Food and Agribusiness
As one of the world’s leading agricultural producers, Australia offers excellent opportunities for investors in the food and agribusiness sector. It has an international reputation for producing safe, healthy and high quality food, has a diverse and secure supply of raw ingredients, and is located close to fast-growing Asian markets.
Why Australian agribusiness?
Australia has a comparative advantage in extensive broadacre agriculture due to the relatively large amount of land available, compared to other countries.
Benefits and opportunities
Investing in Australian agribusiness can potentially provide strategic benefits and opportunities for investors. With demand for food and other agricultural products expected to grow substantially, Australia is ideally placed to capitalise on these trends due to its:
- close proximity to growth markets in Asia;
- robust biosecurity system;
- record of innovation and reputation for producing high quality and safe products; and
- skilled workforce.
The sector has already seen active interest from foreign pension funds and some local super funds and further interest is expected given:
- the sector is in need of additional capital (estimated at A$109 billion by 2025);
- it provides long term returns of 10-12% per annum (6-8% per annum in capital appreciation);
- it presents a great option as a portfolio diversification tool as investments in the sector provide a hedge against inflation, offer low correlation to traditional asset classes and are less impacted by economic slowdowns; and
- it provides an opportunity to pursue aggregation play due to the fragmented nature of agricultural land holdings.
A diverse range of food and fibre products are produced in Australia. The top four commodities are beef and dairy cattle farming, grain growing and sheep farming. This is followed by vegetables, fruits and nuts, lamb meat and wool.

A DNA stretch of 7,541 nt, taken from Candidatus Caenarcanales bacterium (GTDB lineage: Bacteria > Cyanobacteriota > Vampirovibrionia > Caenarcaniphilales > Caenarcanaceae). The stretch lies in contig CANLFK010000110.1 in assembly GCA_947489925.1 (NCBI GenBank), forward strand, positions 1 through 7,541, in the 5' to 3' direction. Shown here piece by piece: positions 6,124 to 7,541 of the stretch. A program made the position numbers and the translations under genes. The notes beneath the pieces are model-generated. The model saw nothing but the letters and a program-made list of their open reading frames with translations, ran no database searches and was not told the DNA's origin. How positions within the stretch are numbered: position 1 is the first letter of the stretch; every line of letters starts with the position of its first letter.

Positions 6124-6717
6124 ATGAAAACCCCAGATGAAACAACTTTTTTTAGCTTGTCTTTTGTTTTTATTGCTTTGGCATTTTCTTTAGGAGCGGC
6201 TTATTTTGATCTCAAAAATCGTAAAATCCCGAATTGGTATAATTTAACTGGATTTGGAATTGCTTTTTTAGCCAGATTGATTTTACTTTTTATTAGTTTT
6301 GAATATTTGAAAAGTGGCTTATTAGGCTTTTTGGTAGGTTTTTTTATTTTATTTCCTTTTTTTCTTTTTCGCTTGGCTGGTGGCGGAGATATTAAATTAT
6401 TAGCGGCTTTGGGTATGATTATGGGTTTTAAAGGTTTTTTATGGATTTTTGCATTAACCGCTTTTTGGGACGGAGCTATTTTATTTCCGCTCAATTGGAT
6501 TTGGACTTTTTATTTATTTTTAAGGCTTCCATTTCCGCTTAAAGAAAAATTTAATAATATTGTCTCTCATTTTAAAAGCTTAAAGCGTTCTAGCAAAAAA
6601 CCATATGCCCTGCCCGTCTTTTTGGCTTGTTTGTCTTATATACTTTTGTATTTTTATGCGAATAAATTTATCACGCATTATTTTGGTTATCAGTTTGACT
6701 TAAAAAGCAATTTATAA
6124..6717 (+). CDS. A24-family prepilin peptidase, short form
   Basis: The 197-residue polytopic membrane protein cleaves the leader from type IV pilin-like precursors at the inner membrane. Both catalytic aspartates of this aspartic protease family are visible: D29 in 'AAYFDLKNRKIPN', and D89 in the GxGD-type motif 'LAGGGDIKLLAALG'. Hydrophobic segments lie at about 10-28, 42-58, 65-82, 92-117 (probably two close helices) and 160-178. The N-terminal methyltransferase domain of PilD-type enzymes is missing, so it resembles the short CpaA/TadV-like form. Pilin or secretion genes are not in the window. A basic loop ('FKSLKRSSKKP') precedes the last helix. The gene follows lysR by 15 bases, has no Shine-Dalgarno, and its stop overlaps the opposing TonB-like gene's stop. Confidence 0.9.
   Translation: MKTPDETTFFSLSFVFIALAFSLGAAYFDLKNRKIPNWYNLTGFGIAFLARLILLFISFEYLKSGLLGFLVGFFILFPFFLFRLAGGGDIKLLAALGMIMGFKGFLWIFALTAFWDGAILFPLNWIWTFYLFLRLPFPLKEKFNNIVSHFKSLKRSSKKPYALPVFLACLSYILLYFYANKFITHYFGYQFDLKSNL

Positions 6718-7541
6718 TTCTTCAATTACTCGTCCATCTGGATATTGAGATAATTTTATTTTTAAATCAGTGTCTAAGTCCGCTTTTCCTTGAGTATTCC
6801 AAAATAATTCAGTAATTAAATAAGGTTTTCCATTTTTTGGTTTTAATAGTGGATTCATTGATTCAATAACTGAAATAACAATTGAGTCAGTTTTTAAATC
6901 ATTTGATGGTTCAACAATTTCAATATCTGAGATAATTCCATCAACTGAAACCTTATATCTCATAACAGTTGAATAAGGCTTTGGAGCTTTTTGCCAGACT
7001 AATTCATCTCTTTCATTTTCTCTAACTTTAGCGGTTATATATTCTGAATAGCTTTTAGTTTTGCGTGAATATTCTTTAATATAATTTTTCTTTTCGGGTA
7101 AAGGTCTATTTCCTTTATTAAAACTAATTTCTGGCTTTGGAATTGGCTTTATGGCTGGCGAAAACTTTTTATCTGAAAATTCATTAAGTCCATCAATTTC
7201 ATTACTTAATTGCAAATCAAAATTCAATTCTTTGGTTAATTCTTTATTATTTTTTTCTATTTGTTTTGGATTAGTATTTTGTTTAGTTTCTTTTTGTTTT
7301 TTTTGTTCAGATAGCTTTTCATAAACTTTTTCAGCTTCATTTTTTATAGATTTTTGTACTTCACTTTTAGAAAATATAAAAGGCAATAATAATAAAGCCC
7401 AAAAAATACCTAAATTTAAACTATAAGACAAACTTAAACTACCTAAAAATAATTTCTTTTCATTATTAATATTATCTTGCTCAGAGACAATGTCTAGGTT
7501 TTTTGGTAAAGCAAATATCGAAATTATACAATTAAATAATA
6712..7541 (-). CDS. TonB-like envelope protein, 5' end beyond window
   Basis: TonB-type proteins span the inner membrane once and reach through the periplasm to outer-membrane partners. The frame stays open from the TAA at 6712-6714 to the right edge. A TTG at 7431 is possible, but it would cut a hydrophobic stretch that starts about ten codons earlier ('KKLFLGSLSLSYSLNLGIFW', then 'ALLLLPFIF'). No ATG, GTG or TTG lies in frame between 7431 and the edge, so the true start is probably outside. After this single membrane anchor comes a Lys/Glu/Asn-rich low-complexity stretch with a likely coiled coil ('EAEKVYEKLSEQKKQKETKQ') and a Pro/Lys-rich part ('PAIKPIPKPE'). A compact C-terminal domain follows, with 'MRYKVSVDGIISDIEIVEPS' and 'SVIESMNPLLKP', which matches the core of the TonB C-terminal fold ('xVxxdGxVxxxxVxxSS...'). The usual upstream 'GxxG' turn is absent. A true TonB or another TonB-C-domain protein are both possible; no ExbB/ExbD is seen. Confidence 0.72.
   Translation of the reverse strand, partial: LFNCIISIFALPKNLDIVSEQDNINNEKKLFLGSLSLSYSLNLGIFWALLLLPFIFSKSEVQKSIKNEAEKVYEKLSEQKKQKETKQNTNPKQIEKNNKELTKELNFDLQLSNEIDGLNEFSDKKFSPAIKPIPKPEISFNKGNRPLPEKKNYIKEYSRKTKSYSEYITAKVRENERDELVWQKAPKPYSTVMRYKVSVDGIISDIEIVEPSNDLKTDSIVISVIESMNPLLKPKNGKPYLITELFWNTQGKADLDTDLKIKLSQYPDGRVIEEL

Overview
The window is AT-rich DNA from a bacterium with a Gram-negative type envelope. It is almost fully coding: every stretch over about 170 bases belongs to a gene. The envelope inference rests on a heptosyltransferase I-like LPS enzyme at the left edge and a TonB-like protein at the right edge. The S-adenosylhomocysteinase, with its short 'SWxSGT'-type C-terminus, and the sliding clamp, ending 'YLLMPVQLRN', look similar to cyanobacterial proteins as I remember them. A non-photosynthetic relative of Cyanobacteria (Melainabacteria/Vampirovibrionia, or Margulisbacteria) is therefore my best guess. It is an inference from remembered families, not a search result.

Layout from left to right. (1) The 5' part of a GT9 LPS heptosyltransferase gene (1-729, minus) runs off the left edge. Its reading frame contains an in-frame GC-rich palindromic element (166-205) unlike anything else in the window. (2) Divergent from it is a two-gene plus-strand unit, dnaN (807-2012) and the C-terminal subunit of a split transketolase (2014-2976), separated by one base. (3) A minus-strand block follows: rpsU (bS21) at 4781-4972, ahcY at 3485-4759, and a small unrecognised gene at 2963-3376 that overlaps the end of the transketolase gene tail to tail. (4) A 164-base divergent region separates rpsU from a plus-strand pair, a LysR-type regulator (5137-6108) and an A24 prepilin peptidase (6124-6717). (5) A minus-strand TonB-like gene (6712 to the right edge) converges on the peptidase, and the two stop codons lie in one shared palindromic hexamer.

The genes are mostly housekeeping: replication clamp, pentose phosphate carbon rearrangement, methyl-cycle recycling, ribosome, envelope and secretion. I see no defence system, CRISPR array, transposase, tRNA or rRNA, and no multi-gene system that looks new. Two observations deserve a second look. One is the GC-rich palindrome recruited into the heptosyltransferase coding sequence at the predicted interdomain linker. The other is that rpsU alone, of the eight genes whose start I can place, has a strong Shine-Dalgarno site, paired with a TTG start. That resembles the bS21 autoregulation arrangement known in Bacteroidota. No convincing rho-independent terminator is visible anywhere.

Australia’s farm exports were worth A$44.6 billion in 2015-16. By contrast, Australia imported only A$17.2 billion in agricultural products over the same period.
Potential for expansion
Given strong demand for agricultural commodities, driven largely by the Asian region where current demand is predicted to double, there may be further expansion into new areas for agricultural production, including northern Australia.
Despite the above, Australia’s food and agribusiness sector is impacted by a range of diverse factors including climate-related events and weather conditions, animal diseases, changes in agricultural commodity prices, changes in macroeconomic conditions and changes in policy and regulatory risks.
The type and size of the risk and its potential impacts are obviously different for different industries, however all parts of the sector can benefit from understanding ways and means of managing the risks – both legal and non-legal.
For example, the variability of Australian weather and climate is one of the most difficult risks to manage. Geographic diversification, local knowhow on managing weather patterns and irrigation management are prudent methods of managing climate risks.
KWM’s food and agribusiness insights: www.kwm.com/agrithinking